“So obviously it's the month of March which is Women's History Month. When it comes to the work that I do, I support five of our ERGs. And my counterpart, Lambert, supports the rest of them, which is four. Pride is one of the groups that I work with and yesterday, we were able to bring in Mercury Stardust. She's known as the trans handywoman who’s very big on TikTok, and is a published author. So we brought her in to talk about her journey, her experience as being a trans woman, but also her experience in DIY and Home Improvement work. She talked about her story, and the adversity she faced but also how she was able to find her chosen family.”

“I kid you not. I was not on camera. I was bawling.” Reese explains.

“Her speaking about her story hit home for me. I'm not trans, but I'm non-binary and just like hearing her story was so empowering. So many of us also got emotional about it, even allies too, because you never know what somebody's going through or their past experiences. I think putting on events like this is so important for our organization to make sure that folks know that they can show up as who they truly are.”

“That's one of the biggest things about Zillow that I feel comfortable about. I can talk about lived experiences that I've gone through, without fear of judgment. So I think the event yesterday made it even more reassuring to me that no matter who I am, or how I show up, I'm going to have a support system behind me.”

“What are your tips for dealing with roadblocks when creating an event?”

Reese: “When I'm working on an event, I like to take a step back and ask myself what do our employees or folks on the call want to hear?” Reese tells us.

“I think event curation is one of those things where you create so many events, your mind can get overloaded at times and you're burnt out from it—which I have definitely experienced before. But I always take it a step back and change the perspective of wanting to make sure the audience gets something out of it. So that's kind of how I take the approach.” Reese explains.

“I'm also a full believer in stepping away from your laptop when you're having a blank space and going on a walk or going to the kitchen. Any little break and time away will help, because no matter what, that's when you can get the refresh moment.” 

Despite the enthusiasm for event creation, challenges inevitably arise along the way—from conceptualizing ideas to overcoming creative roadblocks. By prioritizing personal well-being, event leaders can maintain a fresh perspective and approach their tasks with renewed energy and clarity.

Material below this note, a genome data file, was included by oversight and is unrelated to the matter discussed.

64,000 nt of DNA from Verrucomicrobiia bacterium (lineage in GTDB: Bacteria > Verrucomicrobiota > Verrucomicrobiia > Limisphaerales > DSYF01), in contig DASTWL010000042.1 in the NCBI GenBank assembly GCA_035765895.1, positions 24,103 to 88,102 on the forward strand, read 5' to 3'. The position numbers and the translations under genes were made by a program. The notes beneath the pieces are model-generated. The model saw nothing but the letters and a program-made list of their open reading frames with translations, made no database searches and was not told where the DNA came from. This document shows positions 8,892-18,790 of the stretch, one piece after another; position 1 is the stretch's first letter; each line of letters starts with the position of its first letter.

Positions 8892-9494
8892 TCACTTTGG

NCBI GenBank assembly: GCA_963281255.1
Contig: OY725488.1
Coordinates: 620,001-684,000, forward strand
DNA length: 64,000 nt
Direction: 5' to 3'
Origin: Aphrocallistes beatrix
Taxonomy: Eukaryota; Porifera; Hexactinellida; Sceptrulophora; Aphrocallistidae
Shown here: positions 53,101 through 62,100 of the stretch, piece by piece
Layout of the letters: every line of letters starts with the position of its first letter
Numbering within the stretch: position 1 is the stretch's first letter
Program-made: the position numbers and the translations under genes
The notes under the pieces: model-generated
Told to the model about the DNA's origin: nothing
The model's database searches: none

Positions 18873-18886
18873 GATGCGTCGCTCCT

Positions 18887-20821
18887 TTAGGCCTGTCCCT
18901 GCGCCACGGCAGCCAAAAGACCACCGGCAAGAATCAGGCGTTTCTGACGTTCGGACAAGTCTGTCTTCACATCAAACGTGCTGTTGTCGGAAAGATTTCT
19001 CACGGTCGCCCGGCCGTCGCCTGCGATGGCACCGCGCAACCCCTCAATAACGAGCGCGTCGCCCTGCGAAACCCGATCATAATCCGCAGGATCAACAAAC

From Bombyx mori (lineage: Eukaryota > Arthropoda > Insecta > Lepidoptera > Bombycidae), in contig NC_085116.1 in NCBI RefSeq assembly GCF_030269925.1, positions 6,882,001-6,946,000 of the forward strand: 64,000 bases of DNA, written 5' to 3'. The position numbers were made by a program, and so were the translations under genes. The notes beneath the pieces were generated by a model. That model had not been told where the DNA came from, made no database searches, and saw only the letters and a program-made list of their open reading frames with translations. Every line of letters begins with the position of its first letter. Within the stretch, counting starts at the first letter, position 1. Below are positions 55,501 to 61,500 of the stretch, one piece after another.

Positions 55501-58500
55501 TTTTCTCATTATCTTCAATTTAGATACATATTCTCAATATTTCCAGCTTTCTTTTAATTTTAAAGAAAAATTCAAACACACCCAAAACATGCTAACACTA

“What would you say to someone who is looking to create and lead workplace events? But perhaps they’re just getting started, or they're new to the team or the council?”

For those embarking on the journey of event curation and leadership, Reese offered words of encouragement and guidance. They emphasized the significance of confidence in one's abilities, the value of seeking feedback, and the power of persistence in pursuing innovative ideas.

Reese: “I'm a big believer in planning things out. I literally am so old school that I write things in a notebook. When I started at Zillow, I wrote down ideas of what I've done in the past when it comes to events and I voiced my opinions to folks. I brought these ideas to people on the team just to see if they're comfortable with doing one of the events I proposed. I think it's one of those things to have confidence in the work that you're doing because you were brought to the team, or you were brought on to this council, whatever it is, for a specific reason. And believe in yourself, believe in yourself is the biggest thing that I would actually say too.” Reese replies. 

Whether you're new to the team or stepping into a leadership role, embracing your unique perspective and leveraging the support of your peers can pave the way for impactful event creation. Remember, each event presents an opportunity to foster connections, spark meaningful conversations, and contribute to a vibrant and inclusive workplace culture.

Remember, workplace event curation and leadership are not merely about organizing gatherings but about creating moments that inspire, empower, and unite individuals. By staying attuned to trends, anchoring events in core values, and embracing originality, event planners can cultivate experiences that leave a lasting impression on employees and contribute to a thriving organizational ecosystem.

You can find Reese Byrne on LinkedIn here.

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Copyright © 2024 BOND

Copyright © 2024 BOND

Copyright © 2024 BOND